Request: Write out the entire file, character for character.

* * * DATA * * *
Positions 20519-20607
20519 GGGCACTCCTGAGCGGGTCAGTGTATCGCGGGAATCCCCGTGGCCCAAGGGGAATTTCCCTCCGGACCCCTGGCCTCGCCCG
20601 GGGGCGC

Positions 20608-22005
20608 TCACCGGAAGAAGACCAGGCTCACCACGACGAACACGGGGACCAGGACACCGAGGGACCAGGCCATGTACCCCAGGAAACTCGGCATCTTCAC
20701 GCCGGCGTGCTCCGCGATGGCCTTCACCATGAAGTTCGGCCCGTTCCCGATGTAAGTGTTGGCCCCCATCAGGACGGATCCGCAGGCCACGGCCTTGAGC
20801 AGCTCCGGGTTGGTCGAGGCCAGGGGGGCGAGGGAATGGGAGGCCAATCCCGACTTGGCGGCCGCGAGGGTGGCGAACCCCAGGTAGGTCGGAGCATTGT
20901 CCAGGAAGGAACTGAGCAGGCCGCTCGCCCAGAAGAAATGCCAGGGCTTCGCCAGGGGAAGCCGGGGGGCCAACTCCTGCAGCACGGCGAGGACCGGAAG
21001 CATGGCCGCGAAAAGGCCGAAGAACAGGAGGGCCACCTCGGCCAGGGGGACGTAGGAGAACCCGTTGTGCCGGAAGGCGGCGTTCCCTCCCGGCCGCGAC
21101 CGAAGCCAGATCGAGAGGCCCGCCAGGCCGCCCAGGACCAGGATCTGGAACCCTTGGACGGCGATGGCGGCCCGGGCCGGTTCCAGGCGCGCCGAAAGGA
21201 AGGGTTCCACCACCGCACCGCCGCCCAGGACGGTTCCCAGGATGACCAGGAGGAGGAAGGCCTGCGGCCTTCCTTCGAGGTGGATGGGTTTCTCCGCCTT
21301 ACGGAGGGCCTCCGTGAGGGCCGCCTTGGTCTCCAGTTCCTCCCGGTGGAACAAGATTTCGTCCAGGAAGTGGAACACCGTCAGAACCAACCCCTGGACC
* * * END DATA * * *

Positions 20519-20607
20519 GGGCACTCCTGAGCGGGTCAGTGTATCGCGGGAATCCCCGTGGCCCAAGGGGAATTTCCCTCCGGACCCCTGGCCTCGCCCG
20601 GGGGCGC

Positions 20608-22005
20608 TCACCGGAAGAAGACCAGGCTCACCACGACGAACACGGGGACCAGGACACCGAGGGACCAGGCCATGTACCCCAGGAAACTCGGCATCTTCAC
20701 GCCGGCGTGCTCCGCGATGGCCTTCACCATGAAGTTCGGCCCGTTCCCGATGTAAGTGTTGGCCCCCATCAGGACGGATCCGCAGGCCACGGCCTTGAGC
20801 AGCTCCGGGTTGGTCGAGGCCAGGGGGGCGAGGGAATGGGAGGCCAATCCCGACTTGGCGGCCGCGAGGGTGGCGAACCCCAGGTAGGTCGGAGCATTGT
20901 CCAGGAAGGAACTGAGCAGGCCGCTCGCCCAGAAGAAATGCCAGGGCTTCGCCAGGGGAAGCCGGGGGGCCAACTCCTGCAGCACGGCGAGGACCGGAAG
21001 CATGGCCGCGAAAAGGCCGAAGAACAGGAGGGCCACCTCGGCCAGGGGGACGTAGGAGAACCCGTTGTGCCGGAAGGCGGCGTTCCCTCCCGGCCGCGAC
21101 CGAAGCCAGATCGAGAGGCCCGCCAGGCCGCCCAGGACCAGGATCTGGAACCCTTGGACGGCGATGGCGGCCCGGGCCGGTTCCAGGCGCGCCGAAAGGA
21201 AGGGTTCCACCACCGCACCGCCGCCCAGGACGGTTCCCAGGATGACCAGGAGGAGGAAGGCCTGCGGCCTTCCTTCGAGGTGGATGGGTTTCTCCGCCTT
21301 ACGGAGGGCCTCCGTGAGGGCCGCCTTGGTCTCCAGTTCCTCCCGGTGGAACAAGATTTCGTCCAGGAAGTGGAACACCGTCAGAACCAACCCCTGGACC